SDV Insights

Fifth Circuit: Primary Insurer Relieved of Duty to Defend Without Release of Liability of Insured

In Aggreko, LLC v. Chartis Specialty Ins. Co.,the Fifth Circuit affirmed a decision by the Texas District Court and held that a Covenant Not to Execute constituted a "settlement" sufficient to exhaust policy limits and terminate a primary insurer's duty to defend.

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Top 10 Cases of 2019

In the 2019 edition of SDV's Top Ten Insurance Cases, we probe wiretapping claims under an armed security services policy, delicately sniff out E&O coverage for a company using cow manure to create electricity, scour the earth for coverage for crumbling foundation claims, and inspect D&O policies for government investigation coverage. In addition, we preview some important and exciting decisions due in 2020.

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Maryland Finally set to Diagnose an Allocation Method for Progressive Injuries

Maryland's highest court recently heard arguments regarding the proper method of allocation of the covered damages from a slowly progressing asbestos injury amongst insurance policies in place over a period of years. Rossello v. Zurich American Insurance Company, Case No. 2436 (Md. 2019). The court may also be forced to determine what the proper trigger of coverage is for latent bodily injury claims, although the plaintiff has not framed the issue in that manner.

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The 2019 ISO Forms: Additions, Revisions, and Pitfalls

The Insurance Services Office, Inc. (ISO) issued several new and revised endorsements for use with Commercial General Liability (CGL) coverage forms, which became effective December 1, 2019, in most jurisdictions. The new ISO endorsements include several notable changes that Policyholders should be aware of, including revisions to existing Additional Insured (AI), Primary and Noncontributory, and Waiver of Subrogation endorsements, as well as a number of new AI and other endorsement forms.

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D&O Coverage for Government Investigations: When is my Policy Triggered?

Formal investigations into the activities of corporations and their directors and officers remain increasingly hot topics in the news. While many of these investigations make headlines, whether or not a company might have coverage for fees incurred defending these investigations is seldom mentioned. Depending on the policy language, Director's and Officer's Liability ("D&O") may be a crucial risk management tool for companies faced with governmental investigations.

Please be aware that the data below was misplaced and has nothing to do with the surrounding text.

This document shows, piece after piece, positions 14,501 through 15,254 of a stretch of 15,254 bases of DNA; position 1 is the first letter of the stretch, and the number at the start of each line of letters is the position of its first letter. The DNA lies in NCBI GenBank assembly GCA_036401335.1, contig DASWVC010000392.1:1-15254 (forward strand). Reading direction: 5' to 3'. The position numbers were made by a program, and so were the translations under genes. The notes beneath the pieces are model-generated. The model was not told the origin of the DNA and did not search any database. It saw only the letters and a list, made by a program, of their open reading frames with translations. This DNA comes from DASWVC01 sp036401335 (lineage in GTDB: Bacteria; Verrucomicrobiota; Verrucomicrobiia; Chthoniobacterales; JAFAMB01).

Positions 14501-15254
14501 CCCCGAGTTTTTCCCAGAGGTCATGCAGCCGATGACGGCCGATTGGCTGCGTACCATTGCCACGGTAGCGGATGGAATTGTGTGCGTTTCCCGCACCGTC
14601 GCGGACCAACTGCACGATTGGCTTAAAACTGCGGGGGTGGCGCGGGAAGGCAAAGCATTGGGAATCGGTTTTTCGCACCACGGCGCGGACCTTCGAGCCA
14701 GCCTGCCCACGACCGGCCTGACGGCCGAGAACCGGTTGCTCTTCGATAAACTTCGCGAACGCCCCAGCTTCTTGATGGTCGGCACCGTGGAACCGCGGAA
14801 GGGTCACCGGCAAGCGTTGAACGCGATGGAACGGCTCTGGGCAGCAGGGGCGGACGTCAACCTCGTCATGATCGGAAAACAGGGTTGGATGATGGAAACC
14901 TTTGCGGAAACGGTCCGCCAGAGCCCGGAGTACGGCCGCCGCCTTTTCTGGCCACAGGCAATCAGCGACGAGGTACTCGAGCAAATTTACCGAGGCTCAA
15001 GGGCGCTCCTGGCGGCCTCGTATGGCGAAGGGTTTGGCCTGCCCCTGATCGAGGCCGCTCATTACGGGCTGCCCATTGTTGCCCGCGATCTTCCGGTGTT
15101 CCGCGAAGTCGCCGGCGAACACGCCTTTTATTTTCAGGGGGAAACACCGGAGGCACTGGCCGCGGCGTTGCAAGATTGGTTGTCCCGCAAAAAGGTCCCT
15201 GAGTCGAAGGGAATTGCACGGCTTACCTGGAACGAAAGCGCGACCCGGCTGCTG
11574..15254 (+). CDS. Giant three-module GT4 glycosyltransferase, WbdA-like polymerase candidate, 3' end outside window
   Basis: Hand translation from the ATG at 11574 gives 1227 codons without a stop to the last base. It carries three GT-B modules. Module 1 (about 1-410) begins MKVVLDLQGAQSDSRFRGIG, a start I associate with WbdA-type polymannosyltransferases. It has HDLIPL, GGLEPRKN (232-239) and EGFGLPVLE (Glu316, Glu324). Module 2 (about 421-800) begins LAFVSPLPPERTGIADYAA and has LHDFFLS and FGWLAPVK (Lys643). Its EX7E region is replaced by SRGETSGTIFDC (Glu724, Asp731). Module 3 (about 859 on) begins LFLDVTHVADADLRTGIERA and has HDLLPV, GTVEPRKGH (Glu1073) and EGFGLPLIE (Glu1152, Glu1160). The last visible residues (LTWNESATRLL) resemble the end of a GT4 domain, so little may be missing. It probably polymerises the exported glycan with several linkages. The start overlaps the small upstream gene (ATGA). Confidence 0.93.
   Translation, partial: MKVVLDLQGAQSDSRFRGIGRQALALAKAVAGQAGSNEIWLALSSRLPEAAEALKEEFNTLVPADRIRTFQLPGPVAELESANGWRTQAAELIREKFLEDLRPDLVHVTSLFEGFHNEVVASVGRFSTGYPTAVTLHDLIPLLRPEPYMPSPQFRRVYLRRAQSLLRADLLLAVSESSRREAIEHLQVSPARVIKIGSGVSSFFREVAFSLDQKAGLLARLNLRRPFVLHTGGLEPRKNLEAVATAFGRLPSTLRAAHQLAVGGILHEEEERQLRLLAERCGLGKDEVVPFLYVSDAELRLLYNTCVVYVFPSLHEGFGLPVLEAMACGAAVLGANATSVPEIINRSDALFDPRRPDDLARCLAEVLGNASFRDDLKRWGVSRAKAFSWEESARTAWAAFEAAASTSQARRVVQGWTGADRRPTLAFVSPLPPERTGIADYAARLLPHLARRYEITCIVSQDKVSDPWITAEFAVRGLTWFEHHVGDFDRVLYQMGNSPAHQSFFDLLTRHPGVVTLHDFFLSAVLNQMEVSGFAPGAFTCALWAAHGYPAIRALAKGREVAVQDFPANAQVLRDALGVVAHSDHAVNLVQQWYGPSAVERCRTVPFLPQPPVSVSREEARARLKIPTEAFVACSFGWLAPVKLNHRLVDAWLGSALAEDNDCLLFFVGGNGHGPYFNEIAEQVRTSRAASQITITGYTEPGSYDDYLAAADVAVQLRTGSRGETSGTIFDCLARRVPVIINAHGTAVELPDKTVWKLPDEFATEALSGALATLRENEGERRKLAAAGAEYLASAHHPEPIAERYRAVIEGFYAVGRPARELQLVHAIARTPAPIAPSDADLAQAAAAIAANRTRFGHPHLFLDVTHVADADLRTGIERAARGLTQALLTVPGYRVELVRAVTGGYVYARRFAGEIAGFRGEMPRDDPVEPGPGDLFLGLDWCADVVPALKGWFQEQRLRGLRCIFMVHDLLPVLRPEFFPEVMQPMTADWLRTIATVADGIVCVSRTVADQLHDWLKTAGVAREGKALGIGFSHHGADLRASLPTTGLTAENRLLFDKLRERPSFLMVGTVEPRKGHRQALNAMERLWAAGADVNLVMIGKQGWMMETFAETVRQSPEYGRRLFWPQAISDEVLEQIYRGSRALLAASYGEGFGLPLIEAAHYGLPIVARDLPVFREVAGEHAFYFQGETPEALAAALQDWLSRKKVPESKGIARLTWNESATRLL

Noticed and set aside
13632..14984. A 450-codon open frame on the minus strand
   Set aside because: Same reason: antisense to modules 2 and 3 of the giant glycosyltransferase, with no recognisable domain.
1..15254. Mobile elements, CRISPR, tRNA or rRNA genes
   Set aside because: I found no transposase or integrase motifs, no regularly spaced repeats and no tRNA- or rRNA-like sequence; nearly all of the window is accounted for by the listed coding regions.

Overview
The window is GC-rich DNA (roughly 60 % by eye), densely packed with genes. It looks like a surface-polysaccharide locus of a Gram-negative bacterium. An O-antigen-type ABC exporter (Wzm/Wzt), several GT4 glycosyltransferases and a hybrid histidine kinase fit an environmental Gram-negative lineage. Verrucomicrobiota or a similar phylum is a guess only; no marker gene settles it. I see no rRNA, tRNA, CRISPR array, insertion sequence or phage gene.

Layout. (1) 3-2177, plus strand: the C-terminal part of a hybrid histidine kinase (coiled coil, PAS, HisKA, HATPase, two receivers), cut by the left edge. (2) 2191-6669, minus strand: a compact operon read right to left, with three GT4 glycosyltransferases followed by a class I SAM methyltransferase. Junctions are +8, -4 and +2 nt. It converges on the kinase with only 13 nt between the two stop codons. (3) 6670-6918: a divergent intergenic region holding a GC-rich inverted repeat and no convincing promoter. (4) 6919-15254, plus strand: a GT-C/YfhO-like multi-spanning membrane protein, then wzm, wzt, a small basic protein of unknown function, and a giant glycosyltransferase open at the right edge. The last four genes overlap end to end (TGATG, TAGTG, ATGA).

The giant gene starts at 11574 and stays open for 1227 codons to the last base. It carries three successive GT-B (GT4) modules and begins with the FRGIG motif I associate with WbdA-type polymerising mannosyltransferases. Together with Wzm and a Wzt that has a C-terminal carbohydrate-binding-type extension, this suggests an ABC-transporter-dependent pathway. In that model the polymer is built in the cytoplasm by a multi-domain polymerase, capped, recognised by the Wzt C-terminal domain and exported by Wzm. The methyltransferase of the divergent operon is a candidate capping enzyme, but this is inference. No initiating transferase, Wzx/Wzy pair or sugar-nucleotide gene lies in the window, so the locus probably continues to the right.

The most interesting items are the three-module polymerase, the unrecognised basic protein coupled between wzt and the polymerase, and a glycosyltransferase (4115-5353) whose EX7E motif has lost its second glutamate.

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Montana Supreme Court: Insurer Not Bound by Insured's Settlement

In Draggin' Y Cattle Co., Inc. v. Junkermier, et al. the Montana Supreme Court held that where an insurer defends its insured and the insured subsequently settles the claims without an insurer's participation, a court may approve the settlement as between the underlying plaintiff and underlying defendant, but the settlement will not be presumed reasonable as to the insurer.

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To Buy or Not to Buy: Rhode Island Supreme Court Weighs in on Car Rental Standing Issue

When renting a car, consumers are faced with the dilemma of whether or not they should purchase a protection plan to cover any damage incurred while the car is in use. Before driving out and upon return, the rental company looks over the car carefully, taking note of any scratches, dings, and dents. Consumers often leave with many questions.

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Excess Insurer Allowed Post-Award Coverage Action

Recently, the 8th Circuit addressed allocation issues between covered and non-covered claims under a general liability policy. While allocation is a common issue raised by insurers, this case involved allocation raised by an excess carrier who did not participate in the defense of the underlying action.

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Ontario Court of Appeal Clarifies Insured's Duty to Cooperate

It is not often that a case discussing the duty to cooperate comes along, although this is an important condition of coverage in virtually all insurance policies. The Ontario Court of Appeal decision in Ruddell v. Gore Mutual Insurance Company comes as helpful and reassuring guidance to policyholders on what the "duty to cooperate" language in their policy obligates them to do.

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Recommendations for Property Owners After A Hurricane

If you suffered damage as a result of a hurricane, you should submit a claim under any insurance policy you have that might apply. This includes, Flood insurance, Homeowner's insurance, Renter's insurance, Condo insurance, and Auto insurance. Some of these policies may have limitations, or even not apply, to losses associated with hurricanes, but the best practice is to submit the claim to ensure no opportunities for coverage missed.

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